We are nearly through our third month of living aboard in a sub-tropical region in summer. So how have we found it? Well we have to admit that this season has been a bit of a struggle. Where in the south you tend to soak up the rays, in the tropics or subtropics you do everything to protect yourself and your boat from them!
Life afloat in the subtropics
We had not exactly planned to spend summer in South East Queensland, it just happened that way. First there was the scheduled maintenance of Take It Easy, then the purchase of Anui and sale of Take It Easy, followed by upgrade work on our new abode. It all took time, as it turns out three months!
South East Queensland feels especially sticky and humid in the three hottest months of the year: December, January and February! It is particularly hard if you are on a boat, doing physical work inside or outside while the sun is beating down. The worse thing is sitting at a marina. It is not quite as bad if you are anchored with some breeze flowing through the boat, but still pretty unpleasant. Overall we have found the heat stifling, the humidity energy sapping, and getting drenched in sweat from morning to night horribly uncomfortable.
The sun might be good for your soul and your state of mind, but too much of it is not a good thing! So one aspect we have learnt is that we won’t do this again if we can help it! Next summer will be spent in more temperate climates!
Boats and the burning sun
From a boat care point of view, we have also discovered a few things the hard way, so for the yachties amongst you, here are a few pointers that might be helpful. For all our other followers, this may still be of interest, but if it is not, skip to the next section!Anui, the bottom panel of the main was totally rotten, tearing at the smallest provocation, and the first reefing point further up was ripped off when we used it in strong conditions. We decided to not only fit some shade cloth to cover the bottom of the cradle, but also to replace the mainsail – a fair thing after 18 years of service! We have bitten the bullet and have got the best we could afford: our new main is made from Hydranet cloth and has a radial construction. It has just been made by Gold Coast Sailmakers.
Hatches – Once the seals on your hatches become brittle or shrink away from the glass, you will get leaks. In some cases leaky hatches can be made watertight again by changing the gasket, or resealing the glass into the frame, but there are cases when the whole hatch needs to be re-bedded into the deck. The lifespan of the sealant is 8 to 10 years, less if your boat has been baking in the hot sun on the hard! On Anui, all the hatches leaked. We resealed them and that was sufficient on all but one stubborn hatch in our cabin. For that one, we had to re-bed the hatch into the deck and re-bed the glass into the frame – the full treatment!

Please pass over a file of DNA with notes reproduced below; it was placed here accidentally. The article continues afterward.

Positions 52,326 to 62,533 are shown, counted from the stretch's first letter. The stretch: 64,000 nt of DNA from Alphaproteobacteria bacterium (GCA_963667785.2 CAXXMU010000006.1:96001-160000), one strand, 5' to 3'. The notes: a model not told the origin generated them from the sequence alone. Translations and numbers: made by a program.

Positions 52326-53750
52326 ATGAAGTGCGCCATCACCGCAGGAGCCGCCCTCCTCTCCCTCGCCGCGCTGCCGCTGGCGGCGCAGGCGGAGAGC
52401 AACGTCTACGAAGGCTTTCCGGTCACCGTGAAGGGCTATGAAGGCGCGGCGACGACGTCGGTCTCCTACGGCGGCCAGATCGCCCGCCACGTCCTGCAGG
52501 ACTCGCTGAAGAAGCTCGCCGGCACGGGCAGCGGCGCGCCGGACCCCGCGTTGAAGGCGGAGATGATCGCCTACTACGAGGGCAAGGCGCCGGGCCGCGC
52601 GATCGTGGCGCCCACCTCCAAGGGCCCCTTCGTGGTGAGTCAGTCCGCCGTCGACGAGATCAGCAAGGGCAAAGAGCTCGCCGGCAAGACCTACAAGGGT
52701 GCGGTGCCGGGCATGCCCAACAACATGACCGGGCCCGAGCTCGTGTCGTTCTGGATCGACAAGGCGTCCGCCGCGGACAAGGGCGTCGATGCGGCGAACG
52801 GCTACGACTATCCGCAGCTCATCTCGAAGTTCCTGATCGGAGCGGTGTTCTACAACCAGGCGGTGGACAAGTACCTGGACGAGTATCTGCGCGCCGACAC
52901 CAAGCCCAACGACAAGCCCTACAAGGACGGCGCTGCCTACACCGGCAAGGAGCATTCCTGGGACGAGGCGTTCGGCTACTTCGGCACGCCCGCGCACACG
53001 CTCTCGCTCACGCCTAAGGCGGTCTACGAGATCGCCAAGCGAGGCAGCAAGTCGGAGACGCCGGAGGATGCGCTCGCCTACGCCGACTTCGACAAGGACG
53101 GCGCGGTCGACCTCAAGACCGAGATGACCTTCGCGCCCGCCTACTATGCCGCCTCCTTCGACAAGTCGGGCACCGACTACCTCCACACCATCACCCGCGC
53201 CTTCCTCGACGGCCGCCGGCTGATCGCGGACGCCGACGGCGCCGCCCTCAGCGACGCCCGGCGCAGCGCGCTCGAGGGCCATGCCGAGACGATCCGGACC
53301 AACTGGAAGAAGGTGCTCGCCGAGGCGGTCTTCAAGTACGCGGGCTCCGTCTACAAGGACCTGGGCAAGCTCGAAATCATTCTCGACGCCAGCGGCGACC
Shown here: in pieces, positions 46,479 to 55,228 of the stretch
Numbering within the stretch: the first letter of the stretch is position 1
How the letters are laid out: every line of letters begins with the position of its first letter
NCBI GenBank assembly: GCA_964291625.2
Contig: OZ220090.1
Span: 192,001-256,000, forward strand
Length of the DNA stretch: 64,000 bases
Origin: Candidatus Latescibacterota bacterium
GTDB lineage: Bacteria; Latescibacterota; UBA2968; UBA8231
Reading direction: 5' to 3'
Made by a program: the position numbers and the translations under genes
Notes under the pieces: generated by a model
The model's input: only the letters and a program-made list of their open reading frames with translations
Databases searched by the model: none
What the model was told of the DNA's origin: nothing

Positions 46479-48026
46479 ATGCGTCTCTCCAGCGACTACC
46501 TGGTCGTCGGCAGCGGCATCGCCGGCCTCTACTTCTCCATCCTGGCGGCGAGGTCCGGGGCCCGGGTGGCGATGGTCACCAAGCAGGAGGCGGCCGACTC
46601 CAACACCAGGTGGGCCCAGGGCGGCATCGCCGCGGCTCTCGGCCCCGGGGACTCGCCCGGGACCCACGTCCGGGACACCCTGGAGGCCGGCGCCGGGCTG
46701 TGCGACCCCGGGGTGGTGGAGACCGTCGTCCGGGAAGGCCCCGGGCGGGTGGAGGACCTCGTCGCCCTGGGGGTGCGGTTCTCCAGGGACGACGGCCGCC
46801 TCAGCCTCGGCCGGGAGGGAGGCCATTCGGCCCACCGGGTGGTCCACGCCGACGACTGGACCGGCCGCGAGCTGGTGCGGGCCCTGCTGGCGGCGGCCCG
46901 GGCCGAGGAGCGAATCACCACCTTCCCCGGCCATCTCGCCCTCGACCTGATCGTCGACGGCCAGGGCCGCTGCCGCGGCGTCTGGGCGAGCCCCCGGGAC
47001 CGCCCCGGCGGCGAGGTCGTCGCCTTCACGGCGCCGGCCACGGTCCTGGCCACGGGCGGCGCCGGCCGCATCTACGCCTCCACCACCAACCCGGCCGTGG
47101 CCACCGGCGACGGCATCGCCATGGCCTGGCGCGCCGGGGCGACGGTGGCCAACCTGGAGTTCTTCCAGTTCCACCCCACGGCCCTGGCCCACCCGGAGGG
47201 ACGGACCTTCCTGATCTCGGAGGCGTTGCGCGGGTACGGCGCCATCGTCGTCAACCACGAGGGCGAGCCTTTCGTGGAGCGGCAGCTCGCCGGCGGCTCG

Shade Cloth – In the subtropics and tropics, when you are at anchor you want a shady, cooler cockpit, and protection from sun and heat on your windows/hatches. So invest in shade cloth around your cockpit that is easy to roll down and back up, and for the large windshield windows around the saloon on a cat, make or have made clip-on exterior shade panels. These block a fair amount of the light (70-90%) but still let you see out. For the smaller deck hatches, get some covers or install some perforated one way vision vinyl film to reduce the sun and heat penetration into the cabin.
Colour – Consider the colour of the shade cloth, particularly where it touches your paint work. When we bought Anui she had black shades with press-studs covering the large side windows – when in full sun, the temperature of the windows and surrounding paint work got 150 hotter than anywhere else and overtime cracked the paint work. We have had the paint work repaired and have replaced the shade cloth with very light grey material. We got ours made by Marine Canvas & Trimming at The Boat Works.
Dinghy Chaps – If your dinghy is an inflatable one, get some chaps made to protect the tubes. Without them over time the PVC or Hypalon will perish. Getting chaps is a lot cheaper than buying a new dinghy! And again, don’t select a dark colour if you want to be able to sit on the edge without burning your bottom! We got ours made by Gold Coast Sailmakers.
What is next?
Having finished our chores and spending spree for a while, we are finally ready to sail away from the Gold Coast. We today are leaving Paradise Point to move up to Moreton Bay, near Brisbane, where on 20 February I am abandoning Wade and flying to France to see my Dad. I expect it will be an emotional three weeks away, but significantly cooler since it is winter in France!
Wade intends to float around between the Gold Coast, Moreton Bay and Fraser Island with a few friends for company. As for Bengie, she is hoping for a few early morning beach walks after being cooped up on board for too long.
We may post while I am away – I am thinking of doing a parallel lives series… Photos and reports from France and updates from Anui if I can convince Wade to take a few photos and email them to me! No promises but we will try to stay in touch. Stay tuned!